Literary Terms Analysis With Examples Essay Research
Literary Terms Analysis With Examples Essay, Research Paper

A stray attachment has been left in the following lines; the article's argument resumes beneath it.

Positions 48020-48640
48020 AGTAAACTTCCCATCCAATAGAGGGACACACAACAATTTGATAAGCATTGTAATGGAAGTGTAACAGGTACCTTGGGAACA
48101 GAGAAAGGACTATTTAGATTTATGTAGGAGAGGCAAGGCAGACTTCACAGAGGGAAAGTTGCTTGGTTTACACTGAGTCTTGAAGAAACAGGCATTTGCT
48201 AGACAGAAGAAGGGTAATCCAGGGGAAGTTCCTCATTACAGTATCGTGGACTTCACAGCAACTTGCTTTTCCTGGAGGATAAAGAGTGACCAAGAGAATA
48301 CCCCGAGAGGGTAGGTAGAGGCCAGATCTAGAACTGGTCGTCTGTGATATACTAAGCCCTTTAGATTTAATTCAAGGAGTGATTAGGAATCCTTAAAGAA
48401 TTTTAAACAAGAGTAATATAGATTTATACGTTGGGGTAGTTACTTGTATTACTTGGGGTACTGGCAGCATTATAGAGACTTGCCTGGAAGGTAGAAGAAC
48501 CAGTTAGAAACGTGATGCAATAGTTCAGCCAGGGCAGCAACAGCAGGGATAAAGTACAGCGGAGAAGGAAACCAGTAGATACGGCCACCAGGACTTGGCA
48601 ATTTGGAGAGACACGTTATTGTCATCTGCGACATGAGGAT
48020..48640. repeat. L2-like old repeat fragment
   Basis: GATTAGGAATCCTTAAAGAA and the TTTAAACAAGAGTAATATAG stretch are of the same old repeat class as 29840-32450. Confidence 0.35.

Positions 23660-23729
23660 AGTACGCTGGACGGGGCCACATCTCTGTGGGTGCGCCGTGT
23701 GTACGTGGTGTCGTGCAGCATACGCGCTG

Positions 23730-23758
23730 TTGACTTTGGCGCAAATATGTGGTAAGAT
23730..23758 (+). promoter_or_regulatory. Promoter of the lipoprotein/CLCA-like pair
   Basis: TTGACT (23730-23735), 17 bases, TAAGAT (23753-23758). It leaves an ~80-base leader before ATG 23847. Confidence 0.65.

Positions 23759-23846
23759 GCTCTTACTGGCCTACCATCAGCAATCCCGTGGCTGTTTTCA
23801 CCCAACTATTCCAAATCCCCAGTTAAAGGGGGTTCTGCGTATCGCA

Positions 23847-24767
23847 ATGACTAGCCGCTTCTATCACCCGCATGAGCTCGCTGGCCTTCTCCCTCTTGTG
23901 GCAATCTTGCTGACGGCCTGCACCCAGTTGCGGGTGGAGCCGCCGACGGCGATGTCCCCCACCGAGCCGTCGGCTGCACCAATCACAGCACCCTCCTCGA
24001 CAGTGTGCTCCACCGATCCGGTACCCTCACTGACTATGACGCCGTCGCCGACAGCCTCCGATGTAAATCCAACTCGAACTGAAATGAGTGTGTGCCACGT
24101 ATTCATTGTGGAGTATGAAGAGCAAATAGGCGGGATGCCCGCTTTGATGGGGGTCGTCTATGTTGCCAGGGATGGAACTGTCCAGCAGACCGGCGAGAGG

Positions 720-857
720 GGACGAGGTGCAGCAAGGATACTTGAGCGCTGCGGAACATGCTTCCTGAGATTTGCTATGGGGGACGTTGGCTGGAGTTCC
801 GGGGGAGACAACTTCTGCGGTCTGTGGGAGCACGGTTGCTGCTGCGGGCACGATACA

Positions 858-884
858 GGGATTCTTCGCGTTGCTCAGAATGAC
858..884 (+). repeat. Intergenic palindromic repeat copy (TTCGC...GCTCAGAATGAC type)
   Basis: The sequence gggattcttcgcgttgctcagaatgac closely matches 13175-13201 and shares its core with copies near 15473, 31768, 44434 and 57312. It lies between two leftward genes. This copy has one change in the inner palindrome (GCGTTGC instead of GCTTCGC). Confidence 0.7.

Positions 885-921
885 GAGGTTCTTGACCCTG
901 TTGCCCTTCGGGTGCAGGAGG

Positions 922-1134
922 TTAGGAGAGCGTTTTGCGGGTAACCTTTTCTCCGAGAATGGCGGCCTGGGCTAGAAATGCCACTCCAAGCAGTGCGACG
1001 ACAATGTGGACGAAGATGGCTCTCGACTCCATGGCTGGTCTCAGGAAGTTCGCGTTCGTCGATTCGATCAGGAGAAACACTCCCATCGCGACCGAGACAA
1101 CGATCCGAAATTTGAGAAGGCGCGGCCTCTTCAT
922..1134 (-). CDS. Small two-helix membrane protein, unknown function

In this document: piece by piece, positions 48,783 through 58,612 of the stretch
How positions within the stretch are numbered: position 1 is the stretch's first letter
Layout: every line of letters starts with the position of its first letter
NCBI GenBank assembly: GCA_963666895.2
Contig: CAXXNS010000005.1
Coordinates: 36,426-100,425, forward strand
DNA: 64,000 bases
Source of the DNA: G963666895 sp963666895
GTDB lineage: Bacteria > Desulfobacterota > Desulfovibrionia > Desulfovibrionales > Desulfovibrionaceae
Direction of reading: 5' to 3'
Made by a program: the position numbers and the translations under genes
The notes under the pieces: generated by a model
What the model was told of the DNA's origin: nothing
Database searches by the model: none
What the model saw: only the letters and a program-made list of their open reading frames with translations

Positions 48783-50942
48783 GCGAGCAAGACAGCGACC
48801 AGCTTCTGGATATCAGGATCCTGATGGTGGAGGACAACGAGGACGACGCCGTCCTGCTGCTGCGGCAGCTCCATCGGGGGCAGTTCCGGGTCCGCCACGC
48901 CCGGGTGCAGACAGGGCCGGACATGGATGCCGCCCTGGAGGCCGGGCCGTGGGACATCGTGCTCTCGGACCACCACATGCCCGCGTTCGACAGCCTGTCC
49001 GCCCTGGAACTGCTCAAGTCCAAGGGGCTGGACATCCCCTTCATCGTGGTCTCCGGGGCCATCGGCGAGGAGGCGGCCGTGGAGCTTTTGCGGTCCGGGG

Literary Terms Analysis with Examples 1) Allusion: An allusion describes a famous literary figure or historical event. In an allusion, the author of a literary work refers to a well-known episode from a book or occasion. Thus, the two things most often alluded to in literature (the two greatest known literary works) deal with Shakespeare’s plays and the New Testament. Examples: In modern-day literature, George Orwell alludes to the “Evil Empire,” in his book, Animal Farm. Orwell was a visionary-only years later would the world come to see that the “Iron Curtain” Stalin had created formed an “Evil Empire” which spawned half of Europe, some of Asia, much of Latin America, and some parts of Africa. In Animal Farm, Orwell exposes the reasons why communism does not work-explaining that in a totalitarian state with a dictator and several puppets, or a group of dictators, “power corrupts, absolute power corrupts absolutely.” And so, in his unpopular satirical allusion to the Soviet Union (which was the goal of his book) Orwell explained what would only be seen by the public a decade later. In The Unvanquished, Faulkner refers to “homemade Jordan,”-as the blacks believe that when they cross the river they will crossing the river Jordan and getting into the Promised Land, while all that they are crossing is a simple river and they will still be in the same state they are in. The allusion Faulkner makes is to the bible, where the people cross the River Jordan to get into the Promised Land. 2) Ambiguity explains a situation in which the effect produced by literary work makes the reader aware of different interpretations. It uses words or phrases with multiple meanings to achieve a state where the reader sees a vague idea-which he can take to mean different things. Example: In The Chocolate War, Cormier says that “for no reason at all, he [Jerry] thought of Gregory Bailey.” In this passage, Cormier does not explain what Jerry was thinking, and leaves it up to reader to try and understand why Jerry would think of person that Brother Leon was constantly picking on. Only later in the book does the reader realize that Jerry too would be in the same position that Gregory was in in Brother Leon’s classroom. 3) The antagonist is the “bad guy” who creates a conflict in a literary work with the “good guy.” However, the “bad guy,” does not have to be a person-it can be an event, such as war, or an idea, such as not having any self worth. The conflict created gives the story interest. Example: In Hamlet, King Claudius is the antagonist. At first, he kills King Hamlet through treachery, taking the King’s throne and wife. Throughout the rest of the book, he is a poor ruler, who does not have any remorse for his previous actions (not being able to watch a play that shows exactly what he had done), and tries to kill his stepson. In the process, Claudius destroys the Danish royal family and its rule over Denmark. Thus, Claudius, being the driving force which ruins a country and family is the antagonist in Shakespeare’s Hamlet. 4) Diction describes the word choice in a novel. Formal or informal language, general or specific words, abstract or concrete words all have an effect on how the writer sounds. Example: In The Unvanquished, at the beginning of the book, Philadelphy says to Loosh, her husband, “Hush your mouth, nigger!” after Loosh alluded to the fact that the Yankees were winning the Civil War to Bayard and Ringo. Here, a wife refers to her husband with derogatory language. In this instance, Faulkner chose to use this word to better establish the point that Philadelphy does not agree with Loosh’s militant ways. 5) Dramatic Irony refers to when the audience of a literary work knows or perceives something that the character in the work does not know. This is most often seen in plays and creates a scene of humor or tragedy that the audience knew was going to happen-although the character had no idea of the situation s/he was being led in to. Example: In Shakespeare’s Hamlet, nearing the end of the play, in the last scene, the Queen drinks the poisoned wine cup, not knowing that it was specifically poisoned for Hamlet to drink, while the audience is made well aware of this fact by Claudius’ dropping a pearl into the cup and his earlier discussion with Laertes. Thus, this is an instance of dramatic irony. 6) Foreshadowing is demonstrated in the use of hints or clues to suggest what will happen later in a literary work. These signs are generally hidden in the work and are not noticed until the even that was hinted at actually happens. Example: In The Chocolate War, Brother Leon, when asking for the Vigils help in the sale of chocolates, says that there has been a loss of revenue for many reasons-the last of which being that “the interest in boxing has fallen off.” This directly foreshadows what happens at the end of the book, when, to the amusement of a full capacity crowd at the boxing rink, Jerry gets pummeled by Emile Janza. 7) Hyperbole is the instance in which there is an extreme exaggeration or overstatement. It is often used to describe an event, object, or character, which has an extremely unusual characteristic. Example: “Will all great Neptune’s ocean wash this blood/ Clean from my hand? No. This my hand will rather/ The multitudinous seas incarnadine,/ Making the green one red.” If Shakespeare’s lines in Macbeth were to be taken literally, they would make no sense. The hyperbole works to illustrate the immense guilt that Macbeth feels for the brutal murder of his king and kinsman. 8) Imagery describes language that evokes one, several or all of the five senses: seeing, hearing, tasting, smelling, and/or feeling. It is used to give the reader a mental image of what is happening in a literary work Example: “My father’s presence was the only thing that stopped me. . . . He was running at my side, out of breath, at the end of his strength, at his wit’s end. I had no right to let myself die. What would he do without me? I was his only support,” (Elie Wiesel, Night, p.82). This passage, although it does not adhere to the standard way of describing things that would draw the five senses, evokes most of them. The reader can sense the feeling the son has, running in snow with barely any clothes (known from earlier reading), nearby his father-not able to stop, thinking of his only reason for continuing to live in a time of desperation. 9) Irony renders demonstration of an implied difference between what happens and what is expected. Irony gives a situation a paradoxical meaning. Example: At the end of Lord of the Flies, a ship rescues the children from the burning island. But that ship, an army cruiser, will probably be hunting its enemy the same way that Jack was hunting Ralph. It is ironic that the very ship that saves children from their own evil is engaging in the same evil itself. 10) A metaphor is a kind of comparison. It is actually a condensed simile, for it omits “as” or “like.” A metaphor establishes a relationship at once. It is a shortcut to the meaning; it sets two unlike things side by side and makes us see the likeness between them. Example: In Emily Dickinson’s poem, A Book, she compares literature to various things. The first two lines compare poetry to a ship; the next two to a horse. However, instead of using ship and horse, Dickinson uses “frigate,” a beautiful full-sailed vessel, and “courser,” a swift-spirited steed, “prancing”-like a page of inspired poetry. Thus, metaphors are established. 11) A motif portrays a concept, a characteristic situation often used throughout a literary work. A common example of a motif is poetic justice-getting what you deserve. Example: In Elie Wiesel’s Night, there is a motif of father-son relationship. In one case Eliezer’s father is often referred to as his only reason for living, while in another, Rabbi Eliahou’s son tries to get away from his father when the son saw his father beginning to be weak and having a hard time keeping up with the rest of the group. 12) An oxymoron is the case in which an assertion opposed to common sense achieved by combining two words or phrases, which seem to contradict one another. Example: “I must be cruel only to be kind.” In this line, Hamlet seemingly contradicts himself-cruel and kind are opposites, making the line an oxymoron. Yet the line makes sense, as in some cases the best way to be generous to a person is to be cruel in your dealings with them. 13) A paradox is the instance in which a statement is made that, while seemingly contradictory, may actually be well founded. Example: “Q. …How did you happen to meet Burr? A. Well, I happened to be at his funeral one day, and he asked me to make less noise, and…” This line, in Mark Twain’s An Encounter with an Interviewer, exhibits a paradox-a person cannot speak at their funeral. 14) Parallelism is a case where two events mirror each other in terms of the fact that they have similarities. It is used to further the plot in a literary work. Example: In Hamlet, the situations of Hamlet and Fortinbras mirror one another, although they have different outcomes. Both Hamlet and Fortinbras are princes who will inherit the thrones of their countries when the kings of their countries die. Both want to avenge their fathers, Hamlet wants to get revenge on Claudius for killing his father, and Fortinbras wants to get country which his father lost in war, Denmark, back. Since their situations mirror one another, this is an example of parallelism. 15) Personification is giving human aspects to animals or objects. Example: “True, I talk of dreams,/ Which are the children of an idle brain.” In this passage in Romeo and Juliet, Shakespeare personifies dreams, stating that they are children of a lazy mind. 16) Plot is what happens in a literary work; the literal chain of events that occur. Example: In The Pearl, Kino finds an expensive pearl, but is not willing to sell it for the low price that the local pearl buyer is willing to pay. Thus, he goes out and tries to get to where he can sell it for a higher price. After infuriating the buyer, his house is destroyed, and his canoe wrecked. Near the end of the book, his son dies in his mother’s arms. Trying to break the cycle of poverty, Kino, in the end, finds himself in a position lower than where he was in the beginning of the novel. 17) Poetic Justice is the concept that all stories must end with the rewarding of good and the punishment of evil. Although some or even the majority of popular literary works do not follow this principle, it is based on the stories of the Old Testament and is often used in love stories and “feel good” type of stories. Example: In the classic novel The Count of Monte Cristo, Edmond Dantes is sent to prison on the day of his wedding, an arrest provoked by his enemies. In the notorious Chateau d’If, Edmond is supposed to spend the rest of his life in solitary confinement. His only companion in the prison is the priest Faria, who shares with Edmond a secret plan of escape and a map to the hidden riches on the island of Monte Cristo. When Faria dies, Edmond escapes and becomes the second richest man in Europe after fourteen years of unjust imprisonment. He returns to Parisian society as the refined nobleman-the Count of Monte Cristo. Over several years, Edmond gains revenge over enemies (Danglars, Mondego, Villefort, and Caderhousse) who had long forgotten him, and greatly helps the son of M. Morrel, the owner of the ship Dantes had been a sailor on, who had tried his best to explain that Dantes was innocent. All evil is punished, and the protagonist and the good are rewarded, thus making this an example of poetic justice. 18) Poetic License is the situation in which the rules of conventional writing are bent to establish a certain style for artistic purposes. It gives the author a sort of “artistic reputation” describing the way s/he writes. Example: In Catcher in the Rye, J.D. Salinger forms a specific writing styles that have since not been match. Salinger gets inside the mind on Holden Caufield, writing some sentences that are short and to the point-basically simple writing and including swear words in his sentences, not accepted by the authors of the time. However, with distinct and universal themes, and remarkable descriptions, Catcher in the Rye has proved to be one of the best books for adolescents of all times. Salinger established a poetic license by bending the rules of literature to his advantage and forcing the reader to remember (or compare) their adolescence while looking at Holden. 19) Point of View is the prospective from which a book was written. It gives a literary work a direction and shows the reader what she can expect as the work progresses. Example: In Willa Cather’s My Antonia, the main narrator, Jim Burden, arrived in Nebraska as a child and found the new landscape and its people different from those in his native Virginia. Since Jim’s marriage is falling apart and he doesn’t like his life, his view of his childhood is a romantic one. 20) The protagonist is the “good guy” in a literary work-who is in a constant struggle with the antagonist. The protagonist gives a work a course-s/he is the main character whose path the reader follows throughout a literary work. Example: In Alexander Dumas’ The Count of Monte Cristo, Edmond Dantes is the protagonist, an honest sailor, who is unjustly thrown into prison by spiteful enemies on his wedding day. He later gets out of prison and gets revenge on the antagonists-the enemies who threw him into prison. 21) Setting describes the Time and Place in which a literary work is said to have taken place in. It provides a backbone for the events which occur in the novel. Example: Night begins in the town of Sighet in Transylvania (modern-day Romania), in the 1930s. As the book progresses it goes into the concentration camps in Poland in WWII and ends with the liberation of Buchenwald in 1945. 22) A simile is using the words “like” or “as” to compare two separate objects. A simile shows the reader a comparison and gives the reader a better sense of the object being described. Example: In the first book of Virgil’s Aeneid, Aeneas compares Tyrian workers in Carthage to bees. “Just as their work wearies bees in the sunlight/ of young summer on blossoming farms where the old ones/ lead out the hive’s young or pack syrupy honey/ in cells, filling the hives with nectar-like sweetness:/ they either take on loads from arrivals or form up/ ranks to keep the lazy group of drones from storage:/ the work teems amid fragrant, thyme-scented honey.” Since two different things are being compared using the word “as”, the passage is a simile. 23) Subtlety is a quality of being hard to understand. Something that is subtle is hard to detect; it is not obvious. Example: In The Unvanquished, Drusilla is subtle when she speaks with anger, cynicism, and bitterness within for the loss of her husband-to-be. Although she does not lose control in the novel, she subtly reproaches the war-blaming it for the loss of her pre-programmed life. 24) A symbol depicts an image that has more than a simple literal meaning to a literary work. It describes something that is important in the novel. Examples: Underground movements in Night and the pearl in The Pearl are symbols of the hope that there is a better life ahead for the characters in the books. Going forward against what is told for them to do, the characters in the novels expect to better their lives by not following orders and what is “preset” for them by the setting they are in. 25) Syntax is a demonstration of how the author of a literary work strings words together. Example: “Somebody slipped into the seat beside him.” In this line, Cormier uses ambiguity (somebody) and a verb often attributed to slyness (slipped) to make the effect of a line that uses syntax which makes it sound as if it were happening. 26) Theme is the general idea expressed by a literary work. The theme of the work is the unifying idea for that work. Examples: In The Human Comedy, The Unvanquished, and Night, the primary theme is that growing up takes place quickly in a time of war. In The Human Comedy, Homer had to fend for himself after his brother, the man of the house, went off to war. The reader experiences Homer’s having to take care of his family and his transition from boyhood into manhood. In The Unvanquished, the reader sees Bayard’s growing up in the time of the Civil War. Lastly, in Night, the reader experiences a stunning reversal of roles-from a son growing up in a normal family, with a father mother and sibling, to where the son has to take care of his father in the concentration camps of WWII Europe. 27) Tone is the author’s attitude toward the reader. It makes the reader form an opinion of the author outside the bounds of the literary work she is reading. Example: In Lord of the Flies, the tone is gloomy, depressed, melancholy and most of the time-forcing the reader to see that as the author’s general state of being. 28) The vernacular used in a literary work is the characteristic of colloquial (everyday) speech that is used in the work. The vernacular is established by using the setting of the literary work. Example: In The Unvanquished the vernacular is the speech used by most of the characters in the novel-stereotypical modern-day Southern speech for the whites, and stereotypical modern-day ebonics for the blacks.